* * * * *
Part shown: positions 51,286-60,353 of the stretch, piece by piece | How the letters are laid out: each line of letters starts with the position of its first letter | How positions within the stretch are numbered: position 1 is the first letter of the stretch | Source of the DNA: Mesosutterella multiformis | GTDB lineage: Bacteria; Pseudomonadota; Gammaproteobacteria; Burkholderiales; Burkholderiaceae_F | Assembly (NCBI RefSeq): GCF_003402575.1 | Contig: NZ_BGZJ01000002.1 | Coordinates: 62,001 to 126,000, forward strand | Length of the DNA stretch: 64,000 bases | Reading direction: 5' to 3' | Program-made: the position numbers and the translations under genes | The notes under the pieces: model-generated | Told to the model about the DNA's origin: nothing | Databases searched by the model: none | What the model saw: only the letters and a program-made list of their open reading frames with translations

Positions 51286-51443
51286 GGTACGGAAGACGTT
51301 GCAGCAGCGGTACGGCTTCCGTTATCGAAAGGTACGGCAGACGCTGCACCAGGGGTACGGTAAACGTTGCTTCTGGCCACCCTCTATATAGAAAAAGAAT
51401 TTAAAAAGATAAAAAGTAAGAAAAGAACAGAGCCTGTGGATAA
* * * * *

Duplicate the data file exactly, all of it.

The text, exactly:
Part shown: positions 51,286-60,353 of the stretch, piece by piece | How the letters are laid out: each line of letters starts with the position of its first letter | How positions within the stretch are numbered: position 1 is the first letter of the stretch | Source of the DNA: Mesosutterella multiformis | GTDB lineage: Bacteria; Pseudomonadota; Gammaproteobacteria; Burkholderiales; Burkholderiaceae_F | Assembly (NCBI RefSeq): GCF_003402575.1 | Contig: NZ_BGZJ01000002.1 | Coordinates: 62,001 to 126,000, forward strand | Length of the DNA stretch: 64,000 bases | Reading direction: 5' to 3' | Program-made: the position numbers and the translations under genes | The notes under the pieces: model-generated | Told to the model about the DNA's origin: nothing | Databases searched by the model: none | What the model saw: only the letters and a program-made list of their open reading frames with translations

Positions 51286-51443
51286 GGTACGGAAGACGTT
51301 GCAGCAGCGGTACGGCTTCCGTTATCGAAAGGTACGGCAGACGCTGCACCAGGGGTACGGTAAACGTTGCTTCTGGCCACCCTCTATATAGAAAAAGAAT
51401 TTAAAAAGATAAAAAGTAAGAAAAGAACAGAGCCTGTGGATAA